Presentation on theme: "PTA Hardfacing Arcraft Plasma India. PTA Hardfacing The Plasma Transferred Arc Process ( PTA ) has been in use since 1962 for surfacing of parts. The."— Presentation transcript:
PTA Hardfacing Arcraft Plasma India
PTA Hardfacing The Plasma Transferred Arc Process ( PTA ) has been in use since 1962 for surfacing of parts. The applications possible with PTA are hardfacing to protect against extreme conditions in service life like heat, abrasion, corrosion, erosion,adhesive and abrasive wear etc. It is also use to recondition worn out parts or build up of mis machined parts.
PLASMA Plasma is a state of matter resulting from the inonisation of gas. It is composed of positive ions and free negative electrons. Its ionized condition enables it to conduct current. Transformation of gas into plasma requires energy and the ionization level increases according to temperature ranging from 6000 to degrees centigrade. Since the pressure approximates to that of the atmosphere the impact of the fast moving particles on one another are numerous enough for the transformation of their kinetic energy into heat to result in a considerable rise in temperature.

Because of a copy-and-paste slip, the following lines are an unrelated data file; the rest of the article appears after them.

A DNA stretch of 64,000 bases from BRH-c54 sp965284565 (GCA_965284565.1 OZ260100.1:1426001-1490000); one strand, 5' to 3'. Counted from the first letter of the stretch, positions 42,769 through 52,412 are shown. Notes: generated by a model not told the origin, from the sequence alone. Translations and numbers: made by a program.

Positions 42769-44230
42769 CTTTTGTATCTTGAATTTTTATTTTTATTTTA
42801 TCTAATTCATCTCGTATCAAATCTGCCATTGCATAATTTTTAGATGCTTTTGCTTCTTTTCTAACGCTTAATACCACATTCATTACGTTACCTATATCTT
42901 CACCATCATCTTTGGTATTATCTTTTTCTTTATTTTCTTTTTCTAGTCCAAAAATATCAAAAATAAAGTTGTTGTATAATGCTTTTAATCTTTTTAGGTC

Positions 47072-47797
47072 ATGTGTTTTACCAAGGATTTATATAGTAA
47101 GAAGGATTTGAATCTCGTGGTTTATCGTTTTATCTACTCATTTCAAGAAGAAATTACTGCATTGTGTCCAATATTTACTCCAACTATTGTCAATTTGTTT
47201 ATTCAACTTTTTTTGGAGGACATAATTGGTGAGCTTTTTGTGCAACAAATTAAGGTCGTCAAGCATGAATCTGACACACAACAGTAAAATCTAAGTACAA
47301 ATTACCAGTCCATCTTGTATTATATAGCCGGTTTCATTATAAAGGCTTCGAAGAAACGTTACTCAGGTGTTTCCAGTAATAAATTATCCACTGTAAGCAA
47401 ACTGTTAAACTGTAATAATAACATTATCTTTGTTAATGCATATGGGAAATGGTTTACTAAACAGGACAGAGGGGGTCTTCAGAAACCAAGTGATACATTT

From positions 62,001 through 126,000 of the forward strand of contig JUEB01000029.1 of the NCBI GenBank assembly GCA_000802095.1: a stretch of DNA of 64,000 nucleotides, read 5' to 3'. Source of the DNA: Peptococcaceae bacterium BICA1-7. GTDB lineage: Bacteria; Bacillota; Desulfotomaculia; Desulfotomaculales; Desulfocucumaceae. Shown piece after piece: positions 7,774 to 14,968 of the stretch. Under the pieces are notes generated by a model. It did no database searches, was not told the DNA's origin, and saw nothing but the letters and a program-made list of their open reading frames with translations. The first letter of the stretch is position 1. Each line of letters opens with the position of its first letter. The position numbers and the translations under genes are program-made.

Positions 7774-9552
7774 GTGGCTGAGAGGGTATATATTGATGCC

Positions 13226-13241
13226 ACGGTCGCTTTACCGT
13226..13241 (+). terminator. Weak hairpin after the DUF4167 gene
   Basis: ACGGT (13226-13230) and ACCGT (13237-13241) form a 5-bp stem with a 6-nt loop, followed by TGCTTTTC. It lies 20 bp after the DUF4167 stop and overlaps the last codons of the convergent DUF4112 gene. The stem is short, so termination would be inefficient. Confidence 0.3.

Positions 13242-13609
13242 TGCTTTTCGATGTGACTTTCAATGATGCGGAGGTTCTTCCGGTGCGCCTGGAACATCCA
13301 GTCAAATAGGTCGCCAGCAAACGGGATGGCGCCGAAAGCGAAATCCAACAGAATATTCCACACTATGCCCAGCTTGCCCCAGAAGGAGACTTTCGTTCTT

Plasma Torch The arc is struck between the Tungsten electrode (Cathode) and the job which is the anode. The fine bore copper nozzle constricts the arc into a fine beam as compared to the open arc of TIG welding. Powder is fed by a powder feeder into the plasma arc through specially drilled holes in the copper nozzle. Torches using external wire feed are also available. It is possible to use both powder and wire feed combination if extra ordinary high deposit rates are required.
Process Although many consider Plasma Transferred Arc System (PTA) as a Thermal spray process it is a high energy, inert gas welding process rather than a spraying process. PTA deposition is also called PTAW surfacing because the American Welding Society classifies the PTA deposition under Plasma Welding category. Argon is basically used for arc plasma supply, powder transport and molten material shielding. The coating material is fed into the Plasma arc in either powder or wire form. The plasma torch has to be held at a distance of 3 to 8 mm from the workpiece mostly in 1 G position. PTA results in a metallurgical bond with a bond strength of psi while a average NTA ( Non Transferred Arc ) deposit would feature about 6500 psi. This is because PTA deposits are welded on the substrate. PTA is suitable for manual, semi or fully automatic operations using manipulators, positioners, oscillators and micro processor controls. It can be used with Robots and adapted with CNC systems. It produces a very high quality deposit offering optimal protection with minimal dilution or deformation of the base material which are relatively low cost surfaces in the case of Hardfacing.